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Ergonomics – the science of designing the environment around the individual to reduce the risk of injury

workstation

 

In an era where most office workers are required to sit at a computer for long periods of time it is even more important to have a good understanding of ergonomics and to make sure your workstation is meeting the necessary requirements for a comfortable and safe environment.

Sound ergonomic practice is fitting workplace conditions and job demands to the capabilities of the working population.  Effective and successful “fits” assure high productivity, avoidance of illness and injury risks, and increased satisfaction among the workforce.  Ergonomics considers the physical and mental capabilities of the worker and how he/she interacts with equipment, work methods, tasks and the working environment.

While it is obvious that people can injure themselves when they fall, twist or jolt their body, the more insidious and slow effects of poor environment cannot be underestimated.  Several simple changes in the work place environment can significantly reduce chronic, ongoing neck, back and upper limb pain.  The answer is to make sure that the body is not compromised at all in the work place by ensuring your body position and posture is conducive to comfort and that you avoid any physical discomfort.

The obvious place to start organising your work space is to make sure files, folders and other documents are accessible with ease and little effort.  Place the items frequently used in the most easily retrievable position.  The following are a few tips to achieve correct ergonomics at your workstation or desk:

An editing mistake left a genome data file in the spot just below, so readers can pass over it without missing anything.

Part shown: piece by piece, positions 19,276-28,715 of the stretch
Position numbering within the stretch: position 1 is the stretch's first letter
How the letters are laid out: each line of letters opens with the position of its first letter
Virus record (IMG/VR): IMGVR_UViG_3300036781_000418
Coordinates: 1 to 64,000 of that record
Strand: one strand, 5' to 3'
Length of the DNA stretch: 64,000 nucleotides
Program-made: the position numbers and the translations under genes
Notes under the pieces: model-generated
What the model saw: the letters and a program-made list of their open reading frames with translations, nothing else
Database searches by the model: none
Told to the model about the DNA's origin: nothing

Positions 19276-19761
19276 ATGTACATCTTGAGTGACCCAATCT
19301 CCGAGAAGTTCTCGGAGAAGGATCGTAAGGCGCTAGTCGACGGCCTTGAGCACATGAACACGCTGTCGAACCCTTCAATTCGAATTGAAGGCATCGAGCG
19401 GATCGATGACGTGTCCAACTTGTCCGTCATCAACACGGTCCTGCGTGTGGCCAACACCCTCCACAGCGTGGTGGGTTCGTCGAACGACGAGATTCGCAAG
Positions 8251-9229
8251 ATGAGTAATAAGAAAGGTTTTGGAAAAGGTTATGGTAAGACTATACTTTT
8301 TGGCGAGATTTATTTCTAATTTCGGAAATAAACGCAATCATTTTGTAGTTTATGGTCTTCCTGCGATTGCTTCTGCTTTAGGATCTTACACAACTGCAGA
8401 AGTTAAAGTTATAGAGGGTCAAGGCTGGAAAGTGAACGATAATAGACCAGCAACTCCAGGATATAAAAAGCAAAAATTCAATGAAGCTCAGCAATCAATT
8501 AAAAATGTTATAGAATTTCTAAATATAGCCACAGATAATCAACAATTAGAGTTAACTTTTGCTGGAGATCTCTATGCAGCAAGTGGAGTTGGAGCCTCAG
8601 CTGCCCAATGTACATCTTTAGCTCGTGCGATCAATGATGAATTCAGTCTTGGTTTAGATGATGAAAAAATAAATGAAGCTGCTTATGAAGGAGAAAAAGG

1. Your chair should be set up so your back is supported and your elbows are even with the level of your desk. 
  2. Your feet should rest solidly and comfortably on the floor whilst sitting, if not you should use a footrest.
  3. Your knees should be 90 degrees and directly above your feet.
  4. Position your thighs horizontal with the knees, at the same level as the hips and have your back against the back rest.
  5. Your wrists should be straight and forearms horizontal whilst using the keyboard.
  6. Your keyboard and monitor should be directly in front of your chair.
  7. The keyboard and mouse should be as close as possible to avoid reaching.
  8. Your elbows should be as close to your body as possible enabling your shoulders to relax.
  9. The top of your monitor should be at eye level and your head should be upright.
  10. Use blinds or curtains to limit reflection or light.
  11. Wipe monitor screens regularly to remove dust that adds to glare.
  12. Take regular breaks.

It is recommended that you take regular short breaks by standing, stretching or walking around.  In this day of technology it is usual practice to consult colleagues by email, but it could be that walking over to their desk is beneficial providing an immediate response as well as whole body movement to restore circulation and relieve muscle fatigue, including the eye muscles.  Back fatigue is relieved by simply alternating from a sitting to a standing posture and walking around.

The sound application of ergonomic principles at work boosts productivity and not only provides a positive return on investment but also leads to a better quality of work life.

About the Author

Safety Concepts is an online resource providing up to date insights and covering issues in the field of Workplace Safety.

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